In the end, you are trying to find out and position if a technology will fix a $50,000, $5 million or $50 million problem. You are also trying to gauge where key areas of improvement are in terms of value and correlate the associated cost (higher value normally equals higher cost due to higher complexity) and risk. After all, who wants to stand before a budget committee, prophesy massive savings in one area and then fail because it would have been smarter to start with something simpler and quicker win to build upon?
The secret sauce to avoiding this consulting expense and risk is a natural curiosity, willingness to do the legwork of finding industry benchmark data, knowing what goes into them (process versus data improvement capabilities) to avoid inappropriate extrapolation and using sensitivity analysis to hedge your bets. Moreover, trust an (internal?) expert to indicate wider implications and trade-offs. Most importantly, you have to be a communicator willing to talk to many folks on the business side and have criminal interrogation qualities, not unlike in your run-of-the-mill crime show. Some folks just don’t want to talk, often because they have ulterior motives (protecting their legacy investment or process) or hiding skeletons in the closet (recent bad performance). In this case, find more amenable people to quiz or pry the information out of these tough nuts, if you can.
Lastly; if you find ROI numbers, which appear astronomical at first, remember that leverage is a key factor. If a technical capability touches one application (credit risk scoring engine), one process (quotation), one type of transaction (talent management self-service), a limited set of people (procurement), the ROI will be lower than a technology touching multiple of each of the aforementioned. If your business model drives thousands of high-value (thousands of dollars) transactions versus ten twenty-million dollar ones or twenty-million one-dollar ones, your ROI will be higher. After all, consider this; retail e-mail marketing campaigns average an ROI of 578% (softwareprojects.com) and this with really bad data. Imagine what improved data can do just on that front.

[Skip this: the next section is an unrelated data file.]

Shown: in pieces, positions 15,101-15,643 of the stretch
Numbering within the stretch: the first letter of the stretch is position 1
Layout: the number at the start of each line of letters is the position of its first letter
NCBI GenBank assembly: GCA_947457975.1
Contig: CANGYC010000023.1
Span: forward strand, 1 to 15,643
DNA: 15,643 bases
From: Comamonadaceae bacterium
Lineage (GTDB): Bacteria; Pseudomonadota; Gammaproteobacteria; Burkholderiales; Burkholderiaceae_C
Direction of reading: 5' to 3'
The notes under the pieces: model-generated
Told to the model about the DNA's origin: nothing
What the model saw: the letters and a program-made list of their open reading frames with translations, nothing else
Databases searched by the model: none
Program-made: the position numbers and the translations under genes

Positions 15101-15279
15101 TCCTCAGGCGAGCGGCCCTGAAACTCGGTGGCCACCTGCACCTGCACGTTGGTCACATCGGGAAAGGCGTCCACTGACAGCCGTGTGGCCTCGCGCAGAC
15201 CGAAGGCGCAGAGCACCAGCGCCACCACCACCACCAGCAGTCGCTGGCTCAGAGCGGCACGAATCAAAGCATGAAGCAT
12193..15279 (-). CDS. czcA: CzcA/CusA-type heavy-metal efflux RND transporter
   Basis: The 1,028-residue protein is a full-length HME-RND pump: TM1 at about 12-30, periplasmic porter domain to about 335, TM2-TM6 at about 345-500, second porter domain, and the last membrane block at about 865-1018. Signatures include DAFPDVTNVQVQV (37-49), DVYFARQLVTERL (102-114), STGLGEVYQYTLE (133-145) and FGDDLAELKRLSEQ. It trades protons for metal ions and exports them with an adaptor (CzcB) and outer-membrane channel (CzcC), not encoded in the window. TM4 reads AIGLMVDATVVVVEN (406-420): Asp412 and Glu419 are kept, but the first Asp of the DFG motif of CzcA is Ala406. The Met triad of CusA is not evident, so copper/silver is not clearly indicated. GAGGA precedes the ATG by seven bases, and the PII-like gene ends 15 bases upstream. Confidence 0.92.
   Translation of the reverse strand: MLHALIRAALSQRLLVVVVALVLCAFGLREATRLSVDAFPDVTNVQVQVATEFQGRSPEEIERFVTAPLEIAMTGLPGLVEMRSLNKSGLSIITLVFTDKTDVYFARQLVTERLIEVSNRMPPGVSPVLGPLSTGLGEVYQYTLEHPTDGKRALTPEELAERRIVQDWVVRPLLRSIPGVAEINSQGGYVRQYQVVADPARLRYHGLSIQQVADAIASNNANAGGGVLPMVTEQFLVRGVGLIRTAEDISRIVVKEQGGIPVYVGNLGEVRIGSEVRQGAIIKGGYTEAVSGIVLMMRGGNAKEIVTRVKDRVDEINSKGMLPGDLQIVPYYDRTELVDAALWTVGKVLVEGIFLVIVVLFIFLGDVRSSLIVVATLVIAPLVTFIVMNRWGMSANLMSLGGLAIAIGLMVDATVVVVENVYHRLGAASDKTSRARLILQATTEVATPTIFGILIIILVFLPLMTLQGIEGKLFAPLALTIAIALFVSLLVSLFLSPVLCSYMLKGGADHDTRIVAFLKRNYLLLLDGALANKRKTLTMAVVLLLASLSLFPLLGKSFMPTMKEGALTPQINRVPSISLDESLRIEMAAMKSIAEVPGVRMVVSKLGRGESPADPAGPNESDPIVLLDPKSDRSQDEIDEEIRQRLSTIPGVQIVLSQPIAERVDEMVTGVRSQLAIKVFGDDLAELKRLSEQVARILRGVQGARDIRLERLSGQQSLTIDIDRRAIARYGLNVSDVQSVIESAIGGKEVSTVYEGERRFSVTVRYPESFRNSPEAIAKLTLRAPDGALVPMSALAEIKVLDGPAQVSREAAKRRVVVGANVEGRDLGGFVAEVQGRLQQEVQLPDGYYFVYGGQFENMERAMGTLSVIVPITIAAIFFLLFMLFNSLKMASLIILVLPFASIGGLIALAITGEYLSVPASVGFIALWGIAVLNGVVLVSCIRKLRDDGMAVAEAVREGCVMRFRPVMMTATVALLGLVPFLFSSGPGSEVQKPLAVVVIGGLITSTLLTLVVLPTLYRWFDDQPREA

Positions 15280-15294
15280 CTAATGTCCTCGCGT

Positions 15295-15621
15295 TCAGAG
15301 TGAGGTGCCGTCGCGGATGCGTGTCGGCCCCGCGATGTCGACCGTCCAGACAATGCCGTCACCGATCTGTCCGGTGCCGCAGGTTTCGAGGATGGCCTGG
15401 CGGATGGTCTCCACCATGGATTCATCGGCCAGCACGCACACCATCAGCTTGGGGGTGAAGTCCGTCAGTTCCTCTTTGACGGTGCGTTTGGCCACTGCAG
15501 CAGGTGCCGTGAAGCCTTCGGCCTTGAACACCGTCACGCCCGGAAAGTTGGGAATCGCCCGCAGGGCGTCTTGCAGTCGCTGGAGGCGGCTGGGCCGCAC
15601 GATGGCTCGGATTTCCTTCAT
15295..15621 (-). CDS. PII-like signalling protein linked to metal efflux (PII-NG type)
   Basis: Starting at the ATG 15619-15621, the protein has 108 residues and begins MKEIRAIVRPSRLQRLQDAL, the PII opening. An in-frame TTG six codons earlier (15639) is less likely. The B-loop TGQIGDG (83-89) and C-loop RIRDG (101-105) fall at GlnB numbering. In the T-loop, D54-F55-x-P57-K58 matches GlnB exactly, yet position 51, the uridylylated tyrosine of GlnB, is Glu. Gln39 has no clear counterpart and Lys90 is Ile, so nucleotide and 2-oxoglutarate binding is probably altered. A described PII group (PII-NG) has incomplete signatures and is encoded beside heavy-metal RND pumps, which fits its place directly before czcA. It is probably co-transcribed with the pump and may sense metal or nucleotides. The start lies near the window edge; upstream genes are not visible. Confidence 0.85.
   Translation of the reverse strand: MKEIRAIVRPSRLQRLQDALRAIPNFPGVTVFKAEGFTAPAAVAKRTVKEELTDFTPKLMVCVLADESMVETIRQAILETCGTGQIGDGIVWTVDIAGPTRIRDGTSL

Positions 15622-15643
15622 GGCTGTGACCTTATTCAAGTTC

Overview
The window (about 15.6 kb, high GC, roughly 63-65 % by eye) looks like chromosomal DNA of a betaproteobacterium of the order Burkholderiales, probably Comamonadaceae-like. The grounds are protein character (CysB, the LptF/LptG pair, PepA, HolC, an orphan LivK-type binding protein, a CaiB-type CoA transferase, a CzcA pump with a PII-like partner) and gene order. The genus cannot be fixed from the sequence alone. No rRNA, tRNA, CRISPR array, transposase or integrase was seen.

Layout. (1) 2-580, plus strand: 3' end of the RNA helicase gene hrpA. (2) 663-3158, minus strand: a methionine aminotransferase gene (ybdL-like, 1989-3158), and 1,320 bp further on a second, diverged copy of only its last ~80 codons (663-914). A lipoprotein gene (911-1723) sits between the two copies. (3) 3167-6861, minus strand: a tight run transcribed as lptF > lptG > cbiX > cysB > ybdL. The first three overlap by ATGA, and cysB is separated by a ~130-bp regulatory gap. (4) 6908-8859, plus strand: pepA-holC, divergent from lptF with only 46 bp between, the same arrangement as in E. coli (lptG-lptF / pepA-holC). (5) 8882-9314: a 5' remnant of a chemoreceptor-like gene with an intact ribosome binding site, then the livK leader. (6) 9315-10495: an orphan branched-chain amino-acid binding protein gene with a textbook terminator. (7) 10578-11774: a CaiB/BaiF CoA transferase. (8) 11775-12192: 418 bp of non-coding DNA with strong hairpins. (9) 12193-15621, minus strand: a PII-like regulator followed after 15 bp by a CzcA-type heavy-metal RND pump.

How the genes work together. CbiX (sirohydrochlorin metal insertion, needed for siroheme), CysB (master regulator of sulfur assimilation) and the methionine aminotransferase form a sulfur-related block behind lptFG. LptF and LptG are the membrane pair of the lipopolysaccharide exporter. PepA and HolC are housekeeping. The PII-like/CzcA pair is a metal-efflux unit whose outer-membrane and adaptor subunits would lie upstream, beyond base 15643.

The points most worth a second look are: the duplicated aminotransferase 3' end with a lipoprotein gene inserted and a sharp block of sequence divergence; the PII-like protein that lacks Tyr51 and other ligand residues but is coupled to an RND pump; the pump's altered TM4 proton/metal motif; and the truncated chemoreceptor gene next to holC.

I found massive differences between what improved asset data can deliver in a petrochemical or utility company versus product data in a fashion retailer or customer (loyalty) data in a hospitality chain. The assertion of cum hoc ergo propter hoc is a key assumption how technology delivers financial value. As long as the business folks agree or can fence in the relationship, you are on the right path.
What’s your best and worst job to justify someone giving you money to invest? Share that story.
According to the Financial Executives Institute, CFOs say their second highest priority this year is to harness business intelligence and big data. Their highest priority is to improve cash flow and working capital efficiency and effectiveness. This means CFOs highest two priorities are centered around data. At roughly the same time, KPMG has found in their survey of CFOs that 91% want to improve the quality of their financial and performance insight obtained from the data that they produce. Even more amazing 51% of CFO admitted that “collecting, storing, and retrieving financial and performance data at their company is primarily accomplished through a manual and/or spreadsheet-based exercise”. From our interviews of CFOs, we believe this number is much higher.